Tares Among the Wheat - Part 10 - Satan’s World System
Satan’s World System
As we discussed previously, Satan is permitted, for a time, to rule over the majority in this world. Three times Jesus referred to Satan as “the ruler of this world” (John 12:31; 14:30; 16:11). Other passages of Scripture call Satan “the god of this world” (2 Cor 4:4), and “the prince of the power of the air” (Eph 2:2), informing us “that the whole world lies in the power of the evil one” (1 John 5:19). Satan rules as a tyrant who has “weakened the nations” (Isa 14:12), and currently “deceives the whole world” (Rev 12:9). He personally attacked Adam and Eve (Gen 3:1-7), Job (Job 1:6-12; 2:1-13), David, (1 Chr 21:1), Joshua the high priest (Zec 3:1-2), Jesus (Matt 4:1-11), Judas (John 13:27), and Peter (Luke 22:31-32). He continues to attack God’s people today (1 Pet 5:8), practices deception (2 Cor 11:13-15), and has well developed strategies of warfare (Eph 6:10-12). Furthermore, humanity is living in an “evil age” (Gal 1:4), under “the dominion of Satan” (Acts 26:18), whose sphere of influence is called “the domain of darkness” (Col 1:13). Though Satan has attacked some people directly, he mainly operates as commander of an unseen realm of demons, through a worldwide system of philosophies and values he’s created, through unbelievers whom he energizes to do his will, and through the sinful inclinations of our fallen nature. These all help advance his agenda in which he attacks God and His people. Paul, when writing to Christians in Ephesus, discusses the reality of these things. Paul said:
"And you [Gentile Christians, before salvation; see Eph 2:4-9] were dead [νεκρός nekros – dead, corpse; i.e., separated from God] in your trespasses and sins [i.e., acts of disobedience against God], 2 in which you formerly walked [περιπατέω peripateo – to walk, conduct oneself, behave] according to the course of this world [κόσμος kosmos - world, system], according to the prince of the power of the air [Satan – the commander of an unseen realm], of the spirit that is now working [ἐνεργέω energeo – to work, energize, empower] in the sons of disobedience [i.e., sons characterized by their disobedience to God]. 3 Among them we too all formerly lived in the lusts of our flesh [σάρξ sarx – flesh, body, i.e., sin nature], indulging the desires of the flesh and of the mind [even their reasoning processes were corrupt], and were by nature children of wrath, even as the rest." (Eph 2:1-3)
The Bible recognizes Satan’s world-system and warns us not to love it. John writes and tells the Christian, “Do not love the world nor the things in the world. If anyone loves the world, the love of the Father is not in him. For all that is in the world, the lust of the flesh and the lust of the eyes and the boastful pride of life, is not from the Father, but is from the world” (1 John 2:15-16). We live in a fallen world, and John’s command is intended to warn us of real danger. First, John opens with the negative particle Μὴ Me, which is followed by the Geek verb ἀγαπάω agapao, which is in the imperative mood—the mood of command. The word ἀγαπάω agapao denotes desire or commitment to something or someone. David L. Allen comments on love:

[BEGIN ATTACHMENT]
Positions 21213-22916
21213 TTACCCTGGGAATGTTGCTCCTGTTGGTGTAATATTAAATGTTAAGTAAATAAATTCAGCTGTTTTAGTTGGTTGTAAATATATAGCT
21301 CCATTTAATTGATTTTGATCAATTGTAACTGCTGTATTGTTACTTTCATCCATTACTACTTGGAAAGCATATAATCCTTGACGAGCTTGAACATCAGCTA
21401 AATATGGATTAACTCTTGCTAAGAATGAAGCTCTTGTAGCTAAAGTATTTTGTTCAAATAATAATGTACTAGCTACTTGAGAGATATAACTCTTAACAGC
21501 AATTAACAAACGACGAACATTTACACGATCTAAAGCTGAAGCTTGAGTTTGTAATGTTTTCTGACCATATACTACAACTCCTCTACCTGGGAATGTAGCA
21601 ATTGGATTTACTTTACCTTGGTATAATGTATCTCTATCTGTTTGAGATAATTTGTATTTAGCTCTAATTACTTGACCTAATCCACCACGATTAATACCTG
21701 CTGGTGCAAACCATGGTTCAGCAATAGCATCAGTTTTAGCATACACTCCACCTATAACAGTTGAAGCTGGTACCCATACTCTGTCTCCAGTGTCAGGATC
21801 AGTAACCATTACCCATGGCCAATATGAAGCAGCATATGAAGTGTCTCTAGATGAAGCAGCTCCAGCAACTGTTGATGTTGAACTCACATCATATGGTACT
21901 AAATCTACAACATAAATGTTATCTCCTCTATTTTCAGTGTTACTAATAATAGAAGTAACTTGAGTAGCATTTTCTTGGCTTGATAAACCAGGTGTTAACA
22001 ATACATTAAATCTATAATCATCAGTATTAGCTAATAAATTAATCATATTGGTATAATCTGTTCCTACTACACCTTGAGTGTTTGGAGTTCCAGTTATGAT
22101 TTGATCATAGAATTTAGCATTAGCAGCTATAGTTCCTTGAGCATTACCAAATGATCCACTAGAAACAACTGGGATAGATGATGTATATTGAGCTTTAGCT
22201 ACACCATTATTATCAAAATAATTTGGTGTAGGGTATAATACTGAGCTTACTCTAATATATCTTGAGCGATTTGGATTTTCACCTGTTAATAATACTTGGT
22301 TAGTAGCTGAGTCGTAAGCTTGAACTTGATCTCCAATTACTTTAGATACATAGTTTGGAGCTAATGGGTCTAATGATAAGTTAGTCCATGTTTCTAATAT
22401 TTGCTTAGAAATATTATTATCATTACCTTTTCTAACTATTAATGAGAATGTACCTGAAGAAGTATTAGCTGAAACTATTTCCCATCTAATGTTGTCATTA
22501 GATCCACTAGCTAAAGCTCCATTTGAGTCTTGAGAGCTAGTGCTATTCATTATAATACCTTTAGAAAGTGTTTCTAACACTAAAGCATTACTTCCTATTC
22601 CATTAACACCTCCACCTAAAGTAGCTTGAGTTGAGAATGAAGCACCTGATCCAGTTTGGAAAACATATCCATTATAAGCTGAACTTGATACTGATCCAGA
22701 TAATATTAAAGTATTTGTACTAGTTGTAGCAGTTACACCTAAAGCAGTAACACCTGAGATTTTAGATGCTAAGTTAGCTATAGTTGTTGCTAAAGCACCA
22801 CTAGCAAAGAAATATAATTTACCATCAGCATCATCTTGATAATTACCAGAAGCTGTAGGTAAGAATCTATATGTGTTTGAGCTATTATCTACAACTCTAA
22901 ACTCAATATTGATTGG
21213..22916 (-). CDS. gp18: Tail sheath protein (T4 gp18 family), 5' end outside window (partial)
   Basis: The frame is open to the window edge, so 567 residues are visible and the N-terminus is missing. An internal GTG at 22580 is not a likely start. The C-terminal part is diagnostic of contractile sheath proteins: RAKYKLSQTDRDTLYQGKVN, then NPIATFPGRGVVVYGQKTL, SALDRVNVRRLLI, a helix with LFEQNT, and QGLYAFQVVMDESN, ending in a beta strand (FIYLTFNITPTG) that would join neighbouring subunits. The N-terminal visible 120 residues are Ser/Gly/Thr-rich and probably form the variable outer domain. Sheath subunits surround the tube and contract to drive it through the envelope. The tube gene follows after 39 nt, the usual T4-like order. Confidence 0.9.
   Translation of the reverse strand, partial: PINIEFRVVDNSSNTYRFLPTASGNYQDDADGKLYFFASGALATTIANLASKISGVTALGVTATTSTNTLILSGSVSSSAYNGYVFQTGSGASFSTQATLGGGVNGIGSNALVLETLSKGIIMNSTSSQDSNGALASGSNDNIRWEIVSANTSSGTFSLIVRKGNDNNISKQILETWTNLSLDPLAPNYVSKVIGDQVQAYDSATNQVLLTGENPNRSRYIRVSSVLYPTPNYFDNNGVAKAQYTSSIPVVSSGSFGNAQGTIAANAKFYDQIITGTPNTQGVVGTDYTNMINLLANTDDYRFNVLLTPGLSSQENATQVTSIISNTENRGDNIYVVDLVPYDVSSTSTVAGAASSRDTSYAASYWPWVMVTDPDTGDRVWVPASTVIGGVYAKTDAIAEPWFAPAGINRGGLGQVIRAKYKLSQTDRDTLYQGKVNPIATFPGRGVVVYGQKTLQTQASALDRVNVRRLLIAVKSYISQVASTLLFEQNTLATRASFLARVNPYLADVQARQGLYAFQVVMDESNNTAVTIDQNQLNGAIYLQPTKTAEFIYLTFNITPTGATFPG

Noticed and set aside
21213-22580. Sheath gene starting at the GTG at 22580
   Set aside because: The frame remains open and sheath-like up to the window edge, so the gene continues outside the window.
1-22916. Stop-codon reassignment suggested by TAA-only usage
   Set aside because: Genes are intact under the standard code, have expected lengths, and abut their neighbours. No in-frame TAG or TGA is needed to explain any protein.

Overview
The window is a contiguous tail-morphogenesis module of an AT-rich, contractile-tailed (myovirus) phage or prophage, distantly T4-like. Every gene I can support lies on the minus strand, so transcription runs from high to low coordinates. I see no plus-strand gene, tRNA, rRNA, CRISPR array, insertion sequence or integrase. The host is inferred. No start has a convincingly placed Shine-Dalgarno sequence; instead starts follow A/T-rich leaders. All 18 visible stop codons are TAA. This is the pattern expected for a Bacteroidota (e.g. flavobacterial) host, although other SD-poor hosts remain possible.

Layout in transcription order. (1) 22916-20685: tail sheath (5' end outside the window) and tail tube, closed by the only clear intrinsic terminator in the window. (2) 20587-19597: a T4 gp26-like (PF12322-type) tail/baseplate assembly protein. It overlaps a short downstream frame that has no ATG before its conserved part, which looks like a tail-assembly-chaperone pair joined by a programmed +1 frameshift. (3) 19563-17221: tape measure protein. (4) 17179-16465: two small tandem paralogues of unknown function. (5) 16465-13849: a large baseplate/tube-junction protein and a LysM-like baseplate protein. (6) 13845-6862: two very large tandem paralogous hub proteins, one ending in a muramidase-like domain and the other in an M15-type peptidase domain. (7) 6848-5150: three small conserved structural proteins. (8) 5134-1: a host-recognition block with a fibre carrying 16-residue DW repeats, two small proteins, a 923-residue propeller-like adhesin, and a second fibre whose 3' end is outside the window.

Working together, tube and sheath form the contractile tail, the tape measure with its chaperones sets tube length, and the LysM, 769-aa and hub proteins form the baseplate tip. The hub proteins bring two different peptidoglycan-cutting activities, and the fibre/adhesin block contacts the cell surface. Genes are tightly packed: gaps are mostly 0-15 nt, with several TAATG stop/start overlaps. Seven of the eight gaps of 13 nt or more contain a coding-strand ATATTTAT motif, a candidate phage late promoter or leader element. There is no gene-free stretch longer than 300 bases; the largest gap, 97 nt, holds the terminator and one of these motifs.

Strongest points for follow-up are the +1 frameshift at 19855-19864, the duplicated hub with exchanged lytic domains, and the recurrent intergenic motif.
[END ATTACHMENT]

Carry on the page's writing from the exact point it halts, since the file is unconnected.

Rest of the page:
"In its essence love is two things: a desire for something and a commitment to something … Whatever it is you desire and whatever you’re committed to, that’s where your time and resources will go. If you love football, that’s where your time and resources will go. If you love hunting or fishing, that’s where your time and resources will go. If you love your spouse, you desire to spend time with her and you are committed to her. Love is more than an emotional feeling. Love requires a commitment of time and resources."
John then gives the object we are not to desire or be committed to, namely, the world (τὸν κόσμον). The Greek word κόσμος kosmos is used in Scripture to refer to: 1) the physical planet (Matt 13:35; Acts 17:24), 2) people who live in the world (John 3:16), and 3) the hostile system created and controlled by Satan that he uses to lure people away from God (1 John 2:15-16). It is this third meaning that John has in mind. Hence, the word κόσμος kosmos refers to “that which is hostile to God…lost in sin, wholly at odds with anything divine, ruined and depraved.” Concerning, the word κόσμος kosmos, David L. Allen writes:
"Sometimes the word “world” is used to refer to the organized evil system with its principles and its practices, all under the authority of Satan, which includes all teachings, ideas, culture, attitudes, activities, etc., that are opposed to God. A fixation on the